Friday, July 31, 2020


'The husband' and I scouted an upcoming drive & social distancing picnic for our local car club.  This one will be strictly for SUV's.  All our drives are scouted (often more than once) for fun driving roads, map making, mileage points between areas we may stop, bathroom facilities, parking for 15 cars, and restaurant (now picnic) accommodations.  We are restricted to 15 car groups for each outing following the regulations of the national PCA Association guide.  Covid too has challenged the planning but hasn't dampened the interest.  Sign ups for drives are usually filled in hours, not days.

We first learned about Wayah Bald from our UPS delivery man whose Grandfather was one of the Rangers, who with his wife, lived and work there for many years. It's an out of the way popular destination that is not unknown to out of town visitors. 

 The access road is gravel with lots of ruts and often very narrow, a challenge when meeting a car coming from the opposite direction!  Plan to drive no more than about 10 mph for 15-20 minutes just to reach the parking area at the top.  SUV recommended.
Someone left a walking stick leaning against the sign for another visitor to use.

 Hopefully if you click on these two photos you will be able to read the information.  Here's a link to read more about Wayah Bald.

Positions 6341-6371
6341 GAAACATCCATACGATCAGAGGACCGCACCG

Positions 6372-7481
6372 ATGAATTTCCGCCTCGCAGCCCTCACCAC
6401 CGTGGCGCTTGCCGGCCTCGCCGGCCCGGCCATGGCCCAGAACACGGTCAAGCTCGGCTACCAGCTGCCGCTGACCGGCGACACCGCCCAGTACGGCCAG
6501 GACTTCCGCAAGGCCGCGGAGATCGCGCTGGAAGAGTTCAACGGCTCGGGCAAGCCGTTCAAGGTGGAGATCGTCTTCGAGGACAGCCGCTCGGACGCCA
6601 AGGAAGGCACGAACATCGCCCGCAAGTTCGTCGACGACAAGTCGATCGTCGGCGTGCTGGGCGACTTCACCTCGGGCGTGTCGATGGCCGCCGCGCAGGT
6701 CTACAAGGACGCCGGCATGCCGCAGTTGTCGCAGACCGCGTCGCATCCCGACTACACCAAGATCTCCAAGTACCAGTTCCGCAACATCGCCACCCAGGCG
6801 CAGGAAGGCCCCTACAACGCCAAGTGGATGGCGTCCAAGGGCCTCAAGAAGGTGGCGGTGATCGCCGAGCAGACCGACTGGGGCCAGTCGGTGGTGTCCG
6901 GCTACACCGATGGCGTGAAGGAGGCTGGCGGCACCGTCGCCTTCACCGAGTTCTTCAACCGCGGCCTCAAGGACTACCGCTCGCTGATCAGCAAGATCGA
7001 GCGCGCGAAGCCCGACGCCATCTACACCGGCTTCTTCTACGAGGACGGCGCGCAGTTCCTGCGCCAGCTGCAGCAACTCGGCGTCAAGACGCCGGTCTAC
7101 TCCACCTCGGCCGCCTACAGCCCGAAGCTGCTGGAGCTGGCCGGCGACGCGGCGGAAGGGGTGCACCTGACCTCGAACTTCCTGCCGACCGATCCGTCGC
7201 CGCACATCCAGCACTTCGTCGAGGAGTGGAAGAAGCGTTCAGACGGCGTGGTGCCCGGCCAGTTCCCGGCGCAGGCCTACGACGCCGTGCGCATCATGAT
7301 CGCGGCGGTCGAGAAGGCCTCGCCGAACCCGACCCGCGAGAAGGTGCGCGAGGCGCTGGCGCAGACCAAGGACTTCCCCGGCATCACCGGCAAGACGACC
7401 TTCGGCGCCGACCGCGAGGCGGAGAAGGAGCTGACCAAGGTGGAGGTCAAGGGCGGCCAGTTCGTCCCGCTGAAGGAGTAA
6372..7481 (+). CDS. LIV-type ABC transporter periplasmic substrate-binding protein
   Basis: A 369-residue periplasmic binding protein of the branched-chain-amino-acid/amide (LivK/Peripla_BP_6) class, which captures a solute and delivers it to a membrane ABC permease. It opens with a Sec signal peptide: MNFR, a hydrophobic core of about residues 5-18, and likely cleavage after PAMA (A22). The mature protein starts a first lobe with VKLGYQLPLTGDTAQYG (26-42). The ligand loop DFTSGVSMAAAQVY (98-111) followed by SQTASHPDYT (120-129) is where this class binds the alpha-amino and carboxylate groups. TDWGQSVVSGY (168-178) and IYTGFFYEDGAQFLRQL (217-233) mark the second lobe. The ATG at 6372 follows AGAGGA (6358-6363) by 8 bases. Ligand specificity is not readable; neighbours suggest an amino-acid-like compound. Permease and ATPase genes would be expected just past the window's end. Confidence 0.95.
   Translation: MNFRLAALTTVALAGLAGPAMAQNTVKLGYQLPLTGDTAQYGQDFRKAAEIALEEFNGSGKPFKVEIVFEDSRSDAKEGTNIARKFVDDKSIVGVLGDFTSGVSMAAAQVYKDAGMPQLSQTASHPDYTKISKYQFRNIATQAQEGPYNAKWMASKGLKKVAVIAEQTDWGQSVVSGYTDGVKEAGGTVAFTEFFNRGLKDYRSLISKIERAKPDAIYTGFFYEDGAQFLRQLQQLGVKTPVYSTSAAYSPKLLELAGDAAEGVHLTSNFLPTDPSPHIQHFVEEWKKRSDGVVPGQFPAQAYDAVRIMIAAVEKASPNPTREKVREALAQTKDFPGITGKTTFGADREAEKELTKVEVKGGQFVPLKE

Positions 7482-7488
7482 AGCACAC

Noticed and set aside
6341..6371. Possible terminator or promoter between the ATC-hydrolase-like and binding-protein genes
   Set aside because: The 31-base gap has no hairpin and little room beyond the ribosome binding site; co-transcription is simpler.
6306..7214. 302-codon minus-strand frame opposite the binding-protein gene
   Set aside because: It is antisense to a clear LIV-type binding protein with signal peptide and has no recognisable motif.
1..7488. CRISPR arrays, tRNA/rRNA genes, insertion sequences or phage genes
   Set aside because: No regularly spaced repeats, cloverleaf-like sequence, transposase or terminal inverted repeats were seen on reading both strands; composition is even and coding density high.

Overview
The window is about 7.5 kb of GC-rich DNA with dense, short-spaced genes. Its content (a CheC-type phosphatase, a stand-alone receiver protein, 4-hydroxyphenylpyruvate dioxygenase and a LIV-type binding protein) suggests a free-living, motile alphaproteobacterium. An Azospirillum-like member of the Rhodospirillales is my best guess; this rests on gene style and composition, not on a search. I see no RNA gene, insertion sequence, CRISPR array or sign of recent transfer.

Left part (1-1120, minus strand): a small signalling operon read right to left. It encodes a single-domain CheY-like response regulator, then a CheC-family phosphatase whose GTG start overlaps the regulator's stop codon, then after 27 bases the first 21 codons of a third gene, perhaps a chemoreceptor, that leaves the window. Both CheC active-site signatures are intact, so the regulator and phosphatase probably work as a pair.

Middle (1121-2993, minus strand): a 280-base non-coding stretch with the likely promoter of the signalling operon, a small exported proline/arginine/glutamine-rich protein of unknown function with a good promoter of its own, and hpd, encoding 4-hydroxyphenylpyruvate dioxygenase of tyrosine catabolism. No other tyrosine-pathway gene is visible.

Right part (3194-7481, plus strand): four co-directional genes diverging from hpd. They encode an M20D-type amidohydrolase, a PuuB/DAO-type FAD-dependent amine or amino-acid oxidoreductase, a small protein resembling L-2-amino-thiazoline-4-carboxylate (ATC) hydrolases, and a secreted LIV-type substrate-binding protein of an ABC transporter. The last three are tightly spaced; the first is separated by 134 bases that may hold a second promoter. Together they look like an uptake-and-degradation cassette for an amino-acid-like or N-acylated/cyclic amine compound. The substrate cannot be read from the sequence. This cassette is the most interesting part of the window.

The tower has undergone restoration over the years, allowing a safe passage to view at the top.
 My photos simply do not do justice to the uninterrupted long range view, but you get the idea.
The vistas are breathtaking.  The elevation is over 5,300 feet so fog can be an issue, luckily it was beautiful the morning we visited.

Thursday, July 30, 2020


The weather pattern this summer is nearly identical to the very first one we experienced after moving here in the spring of 2006.  It rains every afternoon for about an hour!  Due to the welcome moisture & thanks to the constant work by 'the husband', our planting areas on our 2+ acres are beautiful.
View from our upper driveway
Small display on our back deck

Wednesday, July 29, 2020


As mentioned in the past, we live in a beautiful small mountain valley located in Western North Carolina.  There's a reason this area is referred to as the Smoky Mountains.

The first two photos are taken from our front deck.  The third from our back deck.  The final photos were taken while driving home on the road that winds through our valley.

Tuesday, July 28, 2020


Honestly, I'm not being snide when I this art?  I'm confounded by this exhibit at the Dia Beacon Museum. 

Dia Beacon is the museum for the Dia Art Foundation's collection of art from the 1960s to the present and is one of the 11 locations and sites they manage. The museum, which opened in 2003, is situated on the banks of the Hudson River in Beacon, New York. 
 Barry Le Va, 4 Layers: Placed, Dropped, Thrown, 1968–71/2019. Detail view, Dia:Beacon, Beacon, New York © Barry Le Va. Photo: Bill Jacobson Studio, New York, courtesy Dia Art Foundation, New York.
Mel Bochner, Measurement Room: No Vantage Point, 1969/2019. Installation view, Dia:Beacon, Beacon, New York. © Mel Bochner. Photo: Bill Jacobson Studio, New York, courtesy Dia Art Foundation, New York.

Monday, July 27, 2020